Low profile they may be, but these races shape Florida, too

Published: Saturday, January 7, 2006 at 6:01 a.m.
Last Modified: Saturday, January 7, 2006 at 12:00 a.m.
TALLAHASSEE - Go ahead, try to name the five candidates for attorney general.
Now try to name the three major candidates for chief financial officer, or, better yet, describe what the CFO does.
Unless politics is your passion, there's a good chance those challenges drew a blank.
Don't feel bad. The race to replace Gov. Jeb Bush, who must leave office because of term limits, and Republican U.S. Rep. Katherine Harris' attempt to oust Democratic U.S. Sen. Bill Nelson from office have grabbed most of the headlines leading into the 2006 election.
Further down the ballot, though, are some races well worth watching that could have a profound effect on the state.
Four Republicans are running to replace Attorney General Charlie Crist, who is seeking the Republican nomination for governor. They are former U.S. Rep. Bill McCollum, state Rep. Joe Negron of Stuart, state Sen. Burt Saunders of Naples and state Rep. Everett Rice of Pinellas County. The lone Democrat is state Sen. Skip Campbell of Broward County.
Running to replace CFO Tom Gallagher, another Republican gubernatorial candidate, are Senate President Tom Lee and state Rep. Randy Johnson on the Republican side and Democrat Alex Sink, the former president of Bank of America's Florida operations.
The jobs are important. The attorney general serves as the state's top lawyer, offering opinions to officials and government agencies on state laws, investigating and seeking civil prosecution of people and companies that violate antitrust or racketeering laws. The attorney general's office also helps crime victims and works with other law enforcement agencies on statewide criminal issues.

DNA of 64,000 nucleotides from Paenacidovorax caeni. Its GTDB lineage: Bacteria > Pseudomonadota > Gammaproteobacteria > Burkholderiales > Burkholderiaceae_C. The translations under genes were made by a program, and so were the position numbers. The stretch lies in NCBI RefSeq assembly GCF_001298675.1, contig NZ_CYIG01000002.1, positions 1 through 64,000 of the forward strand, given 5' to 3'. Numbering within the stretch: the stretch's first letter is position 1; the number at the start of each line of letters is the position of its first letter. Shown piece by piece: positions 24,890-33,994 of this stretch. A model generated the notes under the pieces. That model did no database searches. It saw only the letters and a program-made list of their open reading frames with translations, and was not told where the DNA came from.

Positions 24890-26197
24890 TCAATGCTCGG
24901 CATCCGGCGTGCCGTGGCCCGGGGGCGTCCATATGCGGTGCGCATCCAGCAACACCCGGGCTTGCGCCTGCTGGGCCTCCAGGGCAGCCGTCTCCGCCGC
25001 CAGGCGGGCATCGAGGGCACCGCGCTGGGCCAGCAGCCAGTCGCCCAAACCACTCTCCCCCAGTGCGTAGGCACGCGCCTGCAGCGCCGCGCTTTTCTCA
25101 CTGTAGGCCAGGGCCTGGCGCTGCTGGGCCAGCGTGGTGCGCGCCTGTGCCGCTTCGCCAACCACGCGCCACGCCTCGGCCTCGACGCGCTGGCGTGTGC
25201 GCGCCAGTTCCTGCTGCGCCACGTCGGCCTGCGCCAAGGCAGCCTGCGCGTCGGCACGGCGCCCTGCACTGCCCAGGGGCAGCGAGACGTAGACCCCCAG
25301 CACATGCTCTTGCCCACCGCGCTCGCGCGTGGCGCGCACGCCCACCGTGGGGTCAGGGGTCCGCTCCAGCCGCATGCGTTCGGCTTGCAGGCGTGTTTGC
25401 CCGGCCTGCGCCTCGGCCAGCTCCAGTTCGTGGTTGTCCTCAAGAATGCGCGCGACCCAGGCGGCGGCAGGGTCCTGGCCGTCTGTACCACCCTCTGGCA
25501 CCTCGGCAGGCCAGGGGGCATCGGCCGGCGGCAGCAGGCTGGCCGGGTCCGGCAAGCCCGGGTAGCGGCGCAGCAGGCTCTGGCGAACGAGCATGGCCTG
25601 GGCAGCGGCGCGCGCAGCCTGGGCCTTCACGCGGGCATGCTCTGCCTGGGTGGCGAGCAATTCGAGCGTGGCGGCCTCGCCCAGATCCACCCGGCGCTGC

During a restructuring of the Cabinet completed in 2002, the treasurer and comptroller positions were combined to create the chief financial officer. The CFO has a wide range of responsibilities, from overseeing cemeteries to keeping a watch on the state's spending. The CFO reviews state contracts, licenses insurance agents, serves as state fire marshal and oversees worker compensation issues.
While the CFO doesn't set homeowners insurance rates, the CFO does serve as a citizens advocate on insurance issues and investigates insurance fraud.
"The CFO is probably the second most powerful position in the state of Florida," said Geoffrey Becker, a Republican strategist whose company, Vanatage Point Strategies, is analyzing polling data on the Cabinet races. "They are the watchdog of all government spending."
Each also serves on the Cabinet, which makes decisions with the governor on issues like land purchases and deciding whether felons should have voting rights restored or be allowed to own a gun once they've served their sentences. The Cabinet also oversees several state departments, including the Florida Department of Law Enforcement, Department of Highway Safety and Motor Vehicles, the Department of Revenue and the Office of Insurance Regulation.
If Democrats were to win the governor's office, they would need only one Cabinet seat to control Cabinet decisions. In a 2-2 vote, the side the governor takes prevails.
Politically, the positions are also important. There are only six statewide elected offices - the governor, three Cabinet members and two U.S. Senate seats. The seat holders tend to have a strong say in the direction of the party and are seen as potential candidates for governor or U.S. Senate.